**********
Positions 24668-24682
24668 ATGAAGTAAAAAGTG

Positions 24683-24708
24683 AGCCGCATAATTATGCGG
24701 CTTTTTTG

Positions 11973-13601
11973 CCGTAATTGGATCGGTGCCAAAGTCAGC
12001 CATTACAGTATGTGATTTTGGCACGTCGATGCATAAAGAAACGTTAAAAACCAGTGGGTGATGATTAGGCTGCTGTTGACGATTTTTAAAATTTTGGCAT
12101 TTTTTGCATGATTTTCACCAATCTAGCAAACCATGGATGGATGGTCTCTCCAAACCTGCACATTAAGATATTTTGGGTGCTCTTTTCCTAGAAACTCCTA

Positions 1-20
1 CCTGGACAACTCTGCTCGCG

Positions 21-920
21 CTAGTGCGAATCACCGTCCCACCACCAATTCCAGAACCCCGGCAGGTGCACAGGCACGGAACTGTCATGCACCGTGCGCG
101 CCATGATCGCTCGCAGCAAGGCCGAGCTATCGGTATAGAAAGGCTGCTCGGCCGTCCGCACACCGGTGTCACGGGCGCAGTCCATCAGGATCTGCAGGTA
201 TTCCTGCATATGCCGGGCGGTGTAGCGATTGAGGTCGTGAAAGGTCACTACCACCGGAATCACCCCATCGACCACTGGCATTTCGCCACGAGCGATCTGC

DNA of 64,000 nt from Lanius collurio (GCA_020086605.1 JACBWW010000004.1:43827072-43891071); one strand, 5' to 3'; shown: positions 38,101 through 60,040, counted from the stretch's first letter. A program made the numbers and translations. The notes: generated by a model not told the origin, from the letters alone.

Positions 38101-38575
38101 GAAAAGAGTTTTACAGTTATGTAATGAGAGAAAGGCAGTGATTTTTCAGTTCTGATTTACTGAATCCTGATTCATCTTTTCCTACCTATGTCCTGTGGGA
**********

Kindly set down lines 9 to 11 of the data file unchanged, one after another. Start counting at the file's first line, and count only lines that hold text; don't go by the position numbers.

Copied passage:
12101 TTTTTGCATGATTTTCACCAATCTAGCAAACCATGGATGGATGGTCTCTCCAAACCTGCACATTAAGATATTTTGGGTGCTCTTTTCCTAGAAACTCCTA

Positions 1-20
1 CCTGGACAACTCTGCTCGCG